For the best results, plant your Cryptocoryne wendtii in the substrate and leave it alone as much as possible. Extensive leaf loss can happen after relatively minor changes, but don’t worry. The plant is not dying, it’s just adapting. It’ll come back even lusher once it has gotten used to the water values and other factors in your aquarium.

Rummynose tetra aquarium fish with Cryptocoryne plant in the background

Vallisneria spiralis

Unlike its name suggests, Vallisneria spiralis is not one of the varieties of ‘Vals’ that grows curly leaves. Instead, it produces tall foliage that closely resembles marine seagrass. A very attractive addition to your planted tank, and to make things even better it’s a fast grower that doesn’t need much specific care.

Unlike some other Vallisneria types such as ‘Americana’, spiralis doesn’t grow extremely large, making it suitable for smaller aquariums as well.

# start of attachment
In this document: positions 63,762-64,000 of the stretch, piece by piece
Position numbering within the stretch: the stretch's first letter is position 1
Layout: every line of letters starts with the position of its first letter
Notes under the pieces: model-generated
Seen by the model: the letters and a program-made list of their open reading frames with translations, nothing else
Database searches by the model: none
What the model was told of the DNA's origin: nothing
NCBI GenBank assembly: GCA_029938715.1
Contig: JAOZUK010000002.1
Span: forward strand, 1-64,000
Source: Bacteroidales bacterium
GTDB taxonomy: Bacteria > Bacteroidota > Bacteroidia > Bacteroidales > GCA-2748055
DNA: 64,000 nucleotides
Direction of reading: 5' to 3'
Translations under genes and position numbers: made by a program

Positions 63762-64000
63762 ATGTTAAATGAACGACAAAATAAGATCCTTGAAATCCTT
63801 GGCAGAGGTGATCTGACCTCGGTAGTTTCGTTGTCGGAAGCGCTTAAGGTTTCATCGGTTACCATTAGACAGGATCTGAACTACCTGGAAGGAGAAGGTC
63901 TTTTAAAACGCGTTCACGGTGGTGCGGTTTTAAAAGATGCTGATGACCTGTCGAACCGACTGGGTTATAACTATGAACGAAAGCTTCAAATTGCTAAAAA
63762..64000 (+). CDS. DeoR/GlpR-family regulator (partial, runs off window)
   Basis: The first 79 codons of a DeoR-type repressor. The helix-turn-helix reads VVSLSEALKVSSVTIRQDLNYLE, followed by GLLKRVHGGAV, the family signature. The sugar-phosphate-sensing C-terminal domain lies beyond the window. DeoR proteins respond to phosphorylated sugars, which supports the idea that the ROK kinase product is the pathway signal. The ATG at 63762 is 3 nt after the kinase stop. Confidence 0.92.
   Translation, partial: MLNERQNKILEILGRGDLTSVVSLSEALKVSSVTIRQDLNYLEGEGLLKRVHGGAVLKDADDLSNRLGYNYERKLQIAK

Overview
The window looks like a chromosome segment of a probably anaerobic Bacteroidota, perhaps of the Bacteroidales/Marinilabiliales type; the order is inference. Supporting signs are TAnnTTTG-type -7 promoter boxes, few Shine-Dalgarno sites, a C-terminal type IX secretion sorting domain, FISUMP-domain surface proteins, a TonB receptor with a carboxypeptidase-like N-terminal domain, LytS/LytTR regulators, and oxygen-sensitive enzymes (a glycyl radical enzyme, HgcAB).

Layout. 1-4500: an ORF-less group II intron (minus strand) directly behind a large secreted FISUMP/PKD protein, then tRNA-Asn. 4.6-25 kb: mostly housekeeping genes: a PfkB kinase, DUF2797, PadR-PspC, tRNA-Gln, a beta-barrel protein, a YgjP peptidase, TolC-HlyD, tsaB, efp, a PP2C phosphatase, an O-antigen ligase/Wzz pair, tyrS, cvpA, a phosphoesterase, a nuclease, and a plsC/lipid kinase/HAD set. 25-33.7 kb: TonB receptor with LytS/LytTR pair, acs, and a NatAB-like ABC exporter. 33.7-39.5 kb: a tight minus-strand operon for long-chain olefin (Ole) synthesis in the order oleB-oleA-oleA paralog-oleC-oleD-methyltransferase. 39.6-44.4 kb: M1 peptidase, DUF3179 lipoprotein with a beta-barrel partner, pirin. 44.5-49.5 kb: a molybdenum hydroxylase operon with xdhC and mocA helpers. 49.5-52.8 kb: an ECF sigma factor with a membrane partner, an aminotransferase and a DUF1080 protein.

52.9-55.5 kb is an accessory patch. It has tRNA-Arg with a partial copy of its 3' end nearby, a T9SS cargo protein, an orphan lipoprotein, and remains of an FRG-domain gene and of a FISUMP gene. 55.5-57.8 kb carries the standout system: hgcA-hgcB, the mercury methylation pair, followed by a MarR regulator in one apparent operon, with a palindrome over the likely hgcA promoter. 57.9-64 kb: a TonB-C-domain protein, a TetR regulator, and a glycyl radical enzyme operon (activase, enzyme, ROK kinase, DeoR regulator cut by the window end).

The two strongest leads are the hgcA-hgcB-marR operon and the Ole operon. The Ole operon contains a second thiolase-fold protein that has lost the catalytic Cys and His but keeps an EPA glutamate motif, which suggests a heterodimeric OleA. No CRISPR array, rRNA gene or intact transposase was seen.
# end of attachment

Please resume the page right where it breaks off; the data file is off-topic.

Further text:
Plant your Vallisneria in the substrate, making sure not to bury its crown. Co2 systems and plant food are not needed, although some root tabs might be appreciated. Give the plant some time to establish and you’ll start seeing new leaves and even runners pop up before you know it!

Vallisneria spiralis aquarium plant

Need help?

All of the aquarium plants described in this article are relatively easy to grow, but unfortunately that doesn’t mean they’re maintenance-free or indestructible. If you’re worried you have a black thumb or simply lack the time to maintain a (planted) fish tank, we can help. FantaSEA Aquariums sets up and maintains your aquarium, which means all you have to do is enjoy it.

Sound good? Contact FantaSEA Aquariums here for a quote and we’ll get back to you soon.

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Marijke Puts

Hey! I'm Marijke, FantaSEA's resident blog writer. I'm a full-time pop science author, part-time PADI diver and snorkeler, and have been keeping fish since I was a kid. When I'm not writing fish care guides, you can usually find me underwater or trying to figure out how to fit more tanks into my house.